We all know that blogging can be a great way to attract prospective customers. But the last thing you want to do is have visitors come to your blog and see that the most recent post is six months old. Talk about a blow to your credibility and image. At the same time, as anyone who’s written a blog for any length of time knows, the question inevitably comes up: “What in the world am I going to write about today?”
When you feel as if you have lapped the track one time too many, and are completely out of ideas, here are some suggestions that will get you stimulated and creative.
1) Think Small: By this I mean: what is one tip, idea or suggestion that you can offer someone that they would find helpful? This isn’t a huge manifesto, just a single valuable tip. For example: What’s the ideal amount to try to save for retirement each year without eliminating fun from your life? How much weight can you safely lose in a week? How to answer the “What do you do?” question in a way that sounds interesting and not lame. How to write a condolence message.
You get the idea. Something small, yet practical.
2) A list of resources to solve a problem: 5 Ways to cheer yourself up when you’re depressed or sad. 3 great questions to ask in a job interview. 7 places to go to hire the best copywriters. People love resource lists and find them incredibly useful. It’s an easy blog post to write with just a bit of research.
3) Case studies: Here was the problem this individual (or company) faced. Here’s what they tried. Initially it didn’t work because of these reasons. Then they tried this. Here’s what happened.
This is a simple formula for telling a success story (aka case study). In fact, you can preface the story by saying you’ve changed the names due to confidentiality reasons, which then enables you to pretty much write whatever you want.
4) Questions from a reader: Again these can be legit or you can use questions you think your readers are asking themselves. Most of us who have some type of expertise get asked certain questions repeatedly. It’s old hat to us, but for those who don’t have our level of expertise, it’s enlightening. Think about the typical questions you get asked a lot once people find out what you do, or the questions someone asks you when they’re sitting next to you on a plane.
5) The Checklist: 5 things to pack when traveling to Asia. 6 foods never to eat on a plane. 9 things your new cell phone must have. This is a bit of a spin off of #2 but with a different slant.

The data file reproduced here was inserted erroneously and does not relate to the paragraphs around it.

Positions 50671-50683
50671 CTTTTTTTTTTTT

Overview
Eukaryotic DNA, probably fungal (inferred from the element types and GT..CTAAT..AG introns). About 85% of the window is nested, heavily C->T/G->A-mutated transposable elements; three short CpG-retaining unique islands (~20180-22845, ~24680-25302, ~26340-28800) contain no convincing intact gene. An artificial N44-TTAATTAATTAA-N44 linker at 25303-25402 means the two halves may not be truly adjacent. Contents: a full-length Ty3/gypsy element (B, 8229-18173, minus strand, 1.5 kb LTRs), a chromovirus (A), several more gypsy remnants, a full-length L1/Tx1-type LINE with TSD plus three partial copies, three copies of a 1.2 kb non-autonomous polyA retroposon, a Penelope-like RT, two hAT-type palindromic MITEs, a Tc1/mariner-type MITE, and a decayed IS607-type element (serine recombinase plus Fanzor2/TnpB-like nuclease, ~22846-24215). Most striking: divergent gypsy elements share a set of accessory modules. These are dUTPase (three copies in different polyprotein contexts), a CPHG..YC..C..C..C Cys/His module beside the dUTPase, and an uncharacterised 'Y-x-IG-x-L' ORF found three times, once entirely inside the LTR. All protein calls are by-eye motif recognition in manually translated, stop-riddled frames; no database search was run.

6) Debunk a commonly held belief: Why the world’s most common exercise will actually make you look fatter. What you’ve been told about saving for retirement is wrong, and why most everyone dies broke. Why a happy workforce is a sign of unprofitability. Why behavioral interviews seduce you into hiring the wrong person. Give the blog post an intriguing title and these kinds of ideas will work like a champ.
Remember, the key for blogging is consistency. That doesn’t necessarily mean you have to write every day, but if your audience expects you to produce two articles a week, that’s what you need to do.
Finally, keep in mind that you never know when a good idea will hit you. That’s the time to log onto your blog and just write the headline or topic you’ve just thought up. Don’t make the mistake I often made of thinking that you’ll remember the topic later on.
Now go write something!
Mark Satterfield is the founder and CEO of Gentle Rain Marketing, Inc. He specializes in working with consultants, advisers, and small businesses on how to get consistent streams of new business. Since 1992, he has helped clients in financial services, insurance, health care, consulting, real estate, advertising, training, recruiting, and more than 75 niche industries grow their businesses without cold calling or hard selling. He is the author of the forthcoming book THE ONE WEEK MARKETING PLAN (Ben Bella Books, August 2014). Visit www.gentlerainmarketing.com